In one way or another I’ve been a part of the National Health Service (NHS) since 2012, having started my career as an Auxiliary Nurse prior to beginning my studies at Cardiff’s School of Medicine.
That initial vocational experience has served me well, and given me incredible insight into the many cogs involved in keeping the NHS running. It’s the fifth-largest employer in the world, and everyone works together for the benefit of the patient.
I’m now in my fourth year at Cardiff, and in that time I’ve been on placements across Wales. In different wards and hospitals which span a range of specialities, the one constant is the commitment and professionalism of NHS staff.
The experience itself is not available in any textbook; I could never have become a doctor without first being fully immersed in hospital life. As students, we’re lucky that we benefit from that on a day-to-day basis at the University Hospital of Wales.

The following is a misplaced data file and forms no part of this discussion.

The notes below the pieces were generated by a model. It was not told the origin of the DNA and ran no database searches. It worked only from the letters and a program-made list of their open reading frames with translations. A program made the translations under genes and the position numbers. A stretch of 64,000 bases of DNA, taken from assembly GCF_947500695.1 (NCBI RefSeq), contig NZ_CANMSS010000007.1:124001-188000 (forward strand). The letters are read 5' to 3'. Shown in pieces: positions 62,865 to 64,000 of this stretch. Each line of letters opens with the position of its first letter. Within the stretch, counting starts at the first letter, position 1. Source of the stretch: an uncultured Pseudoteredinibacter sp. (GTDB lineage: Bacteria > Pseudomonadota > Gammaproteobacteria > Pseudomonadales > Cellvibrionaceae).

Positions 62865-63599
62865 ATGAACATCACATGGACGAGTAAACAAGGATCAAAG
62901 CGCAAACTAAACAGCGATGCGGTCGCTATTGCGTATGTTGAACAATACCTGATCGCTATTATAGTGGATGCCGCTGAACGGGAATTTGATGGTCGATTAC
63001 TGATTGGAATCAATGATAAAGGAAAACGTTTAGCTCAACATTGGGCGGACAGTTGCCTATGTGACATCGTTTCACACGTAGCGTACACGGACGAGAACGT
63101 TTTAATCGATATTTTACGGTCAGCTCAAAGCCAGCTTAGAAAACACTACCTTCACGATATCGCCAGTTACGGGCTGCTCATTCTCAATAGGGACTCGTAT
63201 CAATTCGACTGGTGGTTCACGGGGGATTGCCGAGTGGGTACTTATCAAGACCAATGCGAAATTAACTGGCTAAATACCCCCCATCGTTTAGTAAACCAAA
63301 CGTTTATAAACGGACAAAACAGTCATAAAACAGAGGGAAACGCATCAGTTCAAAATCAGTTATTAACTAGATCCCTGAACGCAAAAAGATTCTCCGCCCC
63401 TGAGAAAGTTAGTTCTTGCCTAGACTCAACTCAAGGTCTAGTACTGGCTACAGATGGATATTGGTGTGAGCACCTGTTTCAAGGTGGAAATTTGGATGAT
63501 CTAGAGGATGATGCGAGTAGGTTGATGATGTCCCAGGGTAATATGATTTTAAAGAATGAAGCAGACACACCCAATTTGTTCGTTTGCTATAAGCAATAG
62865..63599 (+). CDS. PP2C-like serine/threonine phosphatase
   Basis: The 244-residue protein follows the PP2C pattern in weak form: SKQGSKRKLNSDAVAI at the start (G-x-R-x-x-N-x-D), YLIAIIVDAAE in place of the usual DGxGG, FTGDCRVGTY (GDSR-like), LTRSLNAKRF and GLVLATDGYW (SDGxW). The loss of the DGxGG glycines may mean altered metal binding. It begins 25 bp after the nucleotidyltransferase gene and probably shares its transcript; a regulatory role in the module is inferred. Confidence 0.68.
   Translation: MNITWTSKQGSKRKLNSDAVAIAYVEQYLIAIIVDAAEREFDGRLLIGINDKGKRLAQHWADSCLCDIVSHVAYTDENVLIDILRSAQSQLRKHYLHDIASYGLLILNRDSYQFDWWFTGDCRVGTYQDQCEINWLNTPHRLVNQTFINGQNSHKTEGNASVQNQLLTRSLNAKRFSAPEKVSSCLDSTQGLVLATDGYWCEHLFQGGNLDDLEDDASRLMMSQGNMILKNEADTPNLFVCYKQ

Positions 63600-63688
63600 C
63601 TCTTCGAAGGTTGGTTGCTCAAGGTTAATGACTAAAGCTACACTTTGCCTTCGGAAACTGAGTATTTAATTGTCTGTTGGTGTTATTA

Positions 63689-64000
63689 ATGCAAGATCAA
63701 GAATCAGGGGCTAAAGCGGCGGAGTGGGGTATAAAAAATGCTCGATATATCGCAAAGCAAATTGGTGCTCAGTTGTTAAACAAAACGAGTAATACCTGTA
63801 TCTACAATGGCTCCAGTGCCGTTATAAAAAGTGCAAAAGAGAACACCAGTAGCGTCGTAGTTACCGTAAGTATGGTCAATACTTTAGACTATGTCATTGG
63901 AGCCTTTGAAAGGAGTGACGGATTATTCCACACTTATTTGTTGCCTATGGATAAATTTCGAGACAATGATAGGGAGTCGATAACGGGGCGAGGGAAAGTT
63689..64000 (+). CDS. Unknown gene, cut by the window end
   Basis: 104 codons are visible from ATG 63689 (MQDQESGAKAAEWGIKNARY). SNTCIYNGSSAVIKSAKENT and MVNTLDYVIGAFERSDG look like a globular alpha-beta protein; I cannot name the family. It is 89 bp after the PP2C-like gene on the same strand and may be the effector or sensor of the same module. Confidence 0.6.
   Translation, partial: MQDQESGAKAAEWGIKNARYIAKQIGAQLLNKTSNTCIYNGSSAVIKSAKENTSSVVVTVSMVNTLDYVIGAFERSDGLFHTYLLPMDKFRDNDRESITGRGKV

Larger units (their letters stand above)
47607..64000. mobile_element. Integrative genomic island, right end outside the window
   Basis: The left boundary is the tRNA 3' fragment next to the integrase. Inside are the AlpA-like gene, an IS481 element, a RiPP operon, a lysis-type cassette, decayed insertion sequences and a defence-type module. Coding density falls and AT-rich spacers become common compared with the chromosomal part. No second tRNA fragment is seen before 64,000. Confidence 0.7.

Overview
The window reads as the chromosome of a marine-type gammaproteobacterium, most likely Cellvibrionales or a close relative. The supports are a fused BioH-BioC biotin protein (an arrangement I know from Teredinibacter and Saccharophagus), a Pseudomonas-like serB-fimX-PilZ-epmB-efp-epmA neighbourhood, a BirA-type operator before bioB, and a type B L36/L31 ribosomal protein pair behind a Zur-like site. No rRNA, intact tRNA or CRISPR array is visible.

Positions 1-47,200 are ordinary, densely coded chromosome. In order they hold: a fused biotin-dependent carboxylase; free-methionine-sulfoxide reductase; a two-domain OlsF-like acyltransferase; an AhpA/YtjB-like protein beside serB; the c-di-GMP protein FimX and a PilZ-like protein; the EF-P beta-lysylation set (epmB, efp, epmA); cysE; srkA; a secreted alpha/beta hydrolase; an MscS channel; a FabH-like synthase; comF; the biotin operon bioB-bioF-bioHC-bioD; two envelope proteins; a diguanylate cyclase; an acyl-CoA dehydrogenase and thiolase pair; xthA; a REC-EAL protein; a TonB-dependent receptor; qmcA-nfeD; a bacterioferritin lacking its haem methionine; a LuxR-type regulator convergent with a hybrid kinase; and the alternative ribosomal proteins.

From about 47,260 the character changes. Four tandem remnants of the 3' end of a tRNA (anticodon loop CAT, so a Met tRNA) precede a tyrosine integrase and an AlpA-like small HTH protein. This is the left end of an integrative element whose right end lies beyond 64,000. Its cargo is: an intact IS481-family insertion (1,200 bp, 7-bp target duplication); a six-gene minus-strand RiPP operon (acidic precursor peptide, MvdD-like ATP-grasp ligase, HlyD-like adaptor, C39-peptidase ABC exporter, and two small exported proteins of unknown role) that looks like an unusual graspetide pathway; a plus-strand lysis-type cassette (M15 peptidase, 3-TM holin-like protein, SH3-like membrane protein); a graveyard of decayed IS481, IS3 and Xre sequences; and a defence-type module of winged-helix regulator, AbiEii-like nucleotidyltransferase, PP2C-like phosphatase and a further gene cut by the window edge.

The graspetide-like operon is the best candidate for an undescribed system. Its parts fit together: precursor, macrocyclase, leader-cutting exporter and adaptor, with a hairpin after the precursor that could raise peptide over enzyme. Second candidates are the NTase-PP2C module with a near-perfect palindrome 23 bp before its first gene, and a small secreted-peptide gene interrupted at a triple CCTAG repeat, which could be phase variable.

It’s a bit of a cliché, but these people and places have inspired me to keep working towards my goal. The NHS is where I see my future career, and it’s something I feel really passionate about.
Working in this environment forces you to consider the brilliance of the system – particularly how a patient can have thousands of pounds worth of emergency treatment and not have to worry about settling the bill at such a stressful time.
We have to remember how lucky we are. Health inequality is far less prevalent in the UK than in many other countries, and it’s truly my belief that socioeconomic factors should not dictate someone’s access to healthcare. Those were the values at the heart of the NHS 70 years ago, and the same is true today.
There is always talk at the moment about pressures on the NHS, and what our service will look like in future years. “The NHS will last as long as there’s folk with faith left to fight for it,” is a quote attributed to its founding father, Nye Bevan.
If we have people as compassionate and committed as those I meet on a daily basis, it will continue to serve us. Here’s to the next 70 years.